New York University will pay for the tuition of all its medical students, the first top-ranked institution in the country to do so,
With the tuition scholarships, the school hopes to alleviate the rising costs of medical education, attract a more diverse class of top students and address physician shortages, NYU Medical School Dean Robert Grossman said on Thursday.
Additionally, students who are not saddled with six-figure debt after graduation can pursue fields that may not be as high-paying but still important, such as pediatrics and obstetrics, NYU said in a press release.
Incoming medical students and those already enrolled will receive an annual scholarship of $55,018 to cover tuition starting this upcoming academic year, NYU said.
More than 86 percent of medical school graduates carry educational debt, and 41 percent of those students reported their debt exceeded $150,000, according to the American Medical Student Association.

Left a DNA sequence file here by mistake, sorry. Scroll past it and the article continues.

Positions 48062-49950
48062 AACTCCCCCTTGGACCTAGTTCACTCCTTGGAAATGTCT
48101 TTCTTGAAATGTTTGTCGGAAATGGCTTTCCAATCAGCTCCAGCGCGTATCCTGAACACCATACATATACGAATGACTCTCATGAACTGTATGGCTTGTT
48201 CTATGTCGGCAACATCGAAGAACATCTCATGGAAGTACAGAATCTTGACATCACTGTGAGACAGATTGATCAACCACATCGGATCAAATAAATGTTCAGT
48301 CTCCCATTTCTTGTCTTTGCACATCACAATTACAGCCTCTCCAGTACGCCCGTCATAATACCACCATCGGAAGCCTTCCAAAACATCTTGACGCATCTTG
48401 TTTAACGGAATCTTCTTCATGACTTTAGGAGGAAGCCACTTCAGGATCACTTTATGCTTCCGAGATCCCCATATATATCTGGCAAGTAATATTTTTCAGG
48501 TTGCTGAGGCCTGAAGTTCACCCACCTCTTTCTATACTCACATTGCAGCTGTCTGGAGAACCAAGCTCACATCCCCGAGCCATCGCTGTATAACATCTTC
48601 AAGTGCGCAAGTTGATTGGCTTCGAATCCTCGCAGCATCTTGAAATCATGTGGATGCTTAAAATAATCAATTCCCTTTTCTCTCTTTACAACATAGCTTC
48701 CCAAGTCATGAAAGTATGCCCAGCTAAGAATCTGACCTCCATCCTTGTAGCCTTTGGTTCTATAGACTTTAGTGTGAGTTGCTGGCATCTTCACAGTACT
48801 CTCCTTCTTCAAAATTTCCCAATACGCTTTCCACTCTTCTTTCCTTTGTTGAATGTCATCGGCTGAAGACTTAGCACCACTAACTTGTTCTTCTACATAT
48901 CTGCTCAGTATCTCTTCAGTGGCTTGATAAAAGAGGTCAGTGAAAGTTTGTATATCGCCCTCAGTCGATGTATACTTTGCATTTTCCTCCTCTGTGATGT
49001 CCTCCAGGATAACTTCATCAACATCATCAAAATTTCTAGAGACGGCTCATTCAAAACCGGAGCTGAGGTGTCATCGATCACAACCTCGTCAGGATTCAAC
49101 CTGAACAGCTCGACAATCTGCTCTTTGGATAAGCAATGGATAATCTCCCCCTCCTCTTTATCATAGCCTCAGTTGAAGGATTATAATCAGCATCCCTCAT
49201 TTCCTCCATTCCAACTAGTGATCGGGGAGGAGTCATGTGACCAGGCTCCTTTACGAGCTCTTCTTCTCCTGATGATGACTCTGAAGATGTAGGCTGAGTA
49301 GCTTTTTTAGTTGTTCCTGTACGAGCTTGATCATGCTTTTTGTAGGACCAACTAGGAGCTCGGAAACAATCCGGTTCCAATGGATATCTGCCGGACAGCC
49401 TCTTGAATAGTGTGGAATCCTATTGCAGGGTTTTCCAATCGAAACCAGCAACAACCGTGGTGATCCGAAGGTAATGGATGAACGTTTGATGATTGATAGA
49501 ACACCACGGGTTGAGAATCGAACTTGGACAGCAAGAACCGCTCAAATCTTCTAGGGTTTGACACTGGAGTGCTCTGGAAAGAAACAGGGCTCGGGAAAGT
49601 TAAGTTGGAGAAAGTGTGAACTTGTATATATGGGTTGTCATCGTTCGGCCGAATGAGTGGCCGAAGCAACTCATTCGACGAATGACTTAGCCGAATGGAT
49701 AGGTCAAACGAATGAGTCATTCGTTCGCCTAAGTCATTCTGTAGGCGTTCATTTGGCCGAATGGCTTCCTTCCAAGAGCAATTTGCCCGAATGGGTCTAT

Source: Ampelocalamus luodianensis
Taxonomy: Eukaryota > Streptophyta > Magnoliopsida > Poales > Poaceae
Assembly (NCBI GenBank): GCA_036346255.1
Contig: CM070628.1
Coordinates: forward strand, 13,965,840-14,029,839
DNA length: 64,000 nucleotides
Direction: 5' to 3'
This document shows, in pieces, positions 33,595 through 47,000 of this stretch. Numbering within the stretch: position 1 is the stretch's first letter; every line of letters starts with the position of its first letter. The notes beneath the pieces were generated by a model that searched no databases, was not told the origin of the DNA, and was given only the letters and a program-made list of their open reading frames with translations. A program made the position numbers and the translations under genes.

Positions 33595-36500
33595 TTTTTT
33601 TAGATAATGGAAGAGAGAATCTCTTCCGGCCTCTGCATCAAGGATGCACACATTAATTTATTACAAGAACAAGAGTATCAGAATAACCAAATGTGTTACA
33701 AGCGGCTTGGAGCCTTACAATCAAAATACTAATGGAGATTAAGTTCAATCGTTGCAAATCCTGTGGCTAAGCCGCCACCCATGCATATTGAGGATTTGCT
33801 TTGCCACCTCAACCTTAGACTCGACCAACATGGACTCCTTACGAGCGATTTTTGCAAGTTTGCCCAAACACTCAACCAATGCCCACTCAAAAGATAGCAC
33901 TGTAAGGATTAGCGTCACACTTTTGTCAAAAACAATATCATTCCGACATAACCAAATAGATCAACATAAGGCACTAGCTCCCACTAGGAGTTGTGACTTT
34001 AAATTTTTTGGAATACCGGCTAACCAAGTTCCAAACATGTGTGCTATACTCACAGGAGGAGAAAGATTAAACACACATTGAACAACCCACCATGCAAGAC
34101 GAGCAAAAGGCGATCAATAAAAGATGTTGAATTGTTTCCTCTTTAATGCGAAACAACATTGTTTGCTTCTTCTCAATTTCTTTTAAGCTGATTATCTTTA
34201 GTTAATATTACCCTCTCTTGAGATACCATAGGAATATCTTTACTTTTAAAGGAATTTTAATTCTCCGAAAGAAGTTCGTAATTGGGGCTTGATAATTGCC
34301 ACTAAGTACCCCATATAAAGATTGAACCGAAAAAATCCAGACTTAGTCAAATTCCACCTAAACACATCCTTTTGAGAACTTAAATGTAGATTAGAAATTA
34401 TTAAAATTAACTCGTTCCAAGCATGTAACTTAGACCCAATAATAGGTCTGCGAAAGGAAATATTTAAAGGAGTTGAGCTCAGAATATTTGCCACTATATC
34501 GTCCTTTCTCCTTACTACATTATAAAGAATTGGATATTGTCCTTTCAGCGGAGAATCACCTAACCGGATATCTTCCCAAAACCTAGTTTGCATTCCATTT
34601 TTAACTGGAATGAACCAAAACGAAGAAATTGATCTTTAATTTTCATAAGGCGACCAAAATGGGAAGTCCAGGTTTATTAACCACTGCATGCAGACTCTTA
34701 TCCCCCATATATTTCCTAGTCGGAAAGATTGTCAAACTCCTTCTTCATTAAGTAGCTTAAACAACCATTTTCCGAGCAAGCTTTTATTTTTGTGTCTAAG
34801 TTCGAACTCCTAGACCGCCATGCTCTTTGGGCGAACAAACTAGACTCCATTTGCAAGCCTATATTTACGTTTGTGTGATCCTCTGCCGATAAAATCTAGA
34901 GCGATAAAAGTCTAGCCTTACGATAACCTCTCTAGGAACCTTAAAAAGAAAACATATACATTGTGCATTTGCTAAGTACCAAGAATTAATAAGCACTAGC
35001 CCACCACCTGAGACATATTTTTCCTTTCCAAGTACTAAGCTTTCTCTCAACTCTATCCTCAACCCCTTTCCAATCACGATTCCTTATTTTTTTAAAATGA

Grossman said covering tuition for all students was at the forefront of his goals when he became dean about 12 years ago.
“We really believe that medical student debt is among the biggest issues our country faces in terms of providing excellent physicians to serve our health care needs,” Grossman said.
Over more than a decade, NYU raised $450 million of the estimated $600 million it needs to maintain the scholarship.
By taking tuition costs off the table, NYU Associate Dean of Admissions Rafael Rivera said he hopes to level the playing field for students from lower socioeconomic backgrounds.
“We fully expect that this will positively impact the diversity of our medical school class,” Rivera said.
For its most recent application cycle, the school received more than 6,000 applications for 102 spots, according to Grossman.
The U.S. News and World Report ranked NYU the third best medical school in the nation. The school also implemented in 2013 an accelerated 3-year M.D. program so students could start earning a salary one year earlier.
Other medical schools have attempted to assuage the financial burden of medical school, including the University of Houston’s College of Medicine, which offered full scholarships to its inaugural class.